Jerry Brown explains California’s poverty rate
Gov. Jerry Brown’s pronouncements of California’s economic recovery have been criticized by Republicans who point out the state’s high poverty rate, and he has an explanation for the numbers.
Brown was asked Wednesday on National Public Radio’s “All Things Considered” about two indicators – the state’s nation-high poverty rate under an alternative calculation that includes cost of living, and the large number of Californians who are unemployed or marginally employed and looking for work.
“That’s true,” he said, “because California is a magnet.”
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“People come here from all over in the world, close by from Mexico and Central America and farther out from Asia and the Middle East,” Brown added.
“So, California beckons, and people come. And then, of course, a lot of people who arrive are not that skilled, and they take lower-paying jobs. And that reflects itself in the economic distribution.”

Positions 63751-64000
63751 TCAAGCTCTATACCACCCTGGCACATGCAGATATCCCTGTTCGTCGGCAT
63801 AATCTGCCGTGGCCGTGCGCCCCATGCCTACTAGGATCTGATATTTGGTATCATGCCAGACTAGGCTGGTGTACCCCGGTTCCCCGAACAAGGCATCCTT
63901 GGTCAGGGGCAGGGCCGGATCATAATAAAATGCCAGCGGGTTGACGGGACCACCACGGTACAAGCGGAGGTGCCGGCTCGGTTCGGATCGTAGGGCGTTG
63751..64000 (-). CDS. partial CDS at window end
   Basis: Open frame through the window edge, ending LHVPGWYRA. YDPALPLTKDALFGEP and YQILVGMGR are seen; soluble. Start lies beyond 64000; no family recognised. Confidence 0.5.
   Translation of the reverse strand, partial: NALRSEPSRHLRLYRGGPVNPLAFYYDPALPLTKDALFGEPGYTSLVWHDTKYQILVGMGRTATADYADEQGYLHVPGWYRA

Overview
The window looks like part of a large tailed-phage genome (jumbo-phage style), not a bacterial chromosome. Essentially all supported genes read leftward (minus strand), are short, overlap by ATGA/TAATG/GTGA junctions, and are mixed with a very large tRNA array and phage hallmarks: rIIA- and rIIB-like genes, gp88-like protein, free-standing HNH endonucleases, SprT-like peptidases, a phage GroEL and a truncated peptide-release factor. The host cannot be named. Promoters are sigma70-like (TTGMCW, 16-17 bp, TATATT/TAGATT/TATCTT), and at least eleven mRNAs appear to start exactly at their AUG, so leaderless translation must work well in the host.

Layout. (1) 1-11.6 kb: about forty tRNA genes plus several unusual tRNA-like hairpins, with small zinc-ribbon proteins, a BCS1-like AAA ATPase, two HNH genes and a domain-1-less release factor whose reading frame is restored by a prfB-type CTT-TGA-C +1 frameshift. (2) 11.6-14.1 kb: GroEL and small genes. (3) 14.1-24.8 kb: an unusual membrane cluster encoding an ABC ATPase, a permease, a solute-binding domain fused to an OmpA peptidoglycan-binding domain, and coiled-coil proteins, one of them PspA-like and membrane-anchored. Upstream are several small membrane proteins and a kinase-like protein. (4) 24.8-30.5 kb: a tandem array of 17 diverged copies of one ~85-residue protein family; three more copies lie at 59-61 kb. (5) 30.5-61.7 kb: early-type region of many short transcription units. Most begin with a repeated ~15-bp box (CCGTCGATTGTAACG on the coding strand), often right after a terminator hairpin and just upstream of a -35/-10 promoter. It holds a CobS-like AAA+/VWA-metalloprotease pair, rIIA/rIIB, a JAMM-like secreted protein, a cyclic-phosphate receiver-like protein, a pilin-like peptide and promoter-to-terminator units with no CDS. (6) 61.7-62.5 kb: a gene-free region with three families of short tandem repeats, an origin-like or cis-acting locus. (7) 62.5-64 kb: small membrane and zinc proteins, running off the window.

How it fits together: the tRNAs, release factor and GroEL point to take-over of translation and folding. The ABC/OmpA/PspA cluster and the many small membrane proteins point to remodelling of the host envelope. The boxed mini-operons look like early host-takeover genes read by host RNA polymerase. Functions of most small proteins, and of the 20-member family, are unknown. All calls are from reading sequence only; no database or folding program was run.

The Democrat’s remarks aired the same day the U.S. Census Bureau reported an alternative poverty rate in California of 23.8 percent.
“So, yeah, it’s there,” he said, “but it’s really the flip side of California’s incredible attractiveness and prosperity.”
BY THE NUMBERS
California officials this week touted the state’s strong showing in a new national survey of energy efficiency. The state finished second in the scorecard compiled by the Washington, D.C.-based American Council for an Energy-Efficient Economy. Massachusetts was No. 1 for the third year in a row. Andrew McAllister of the California Energy Commission attributed California’s high rank to its standards on home appliances and new construction, utility rebate programs, and the increase in zero-emission and electric vehicles.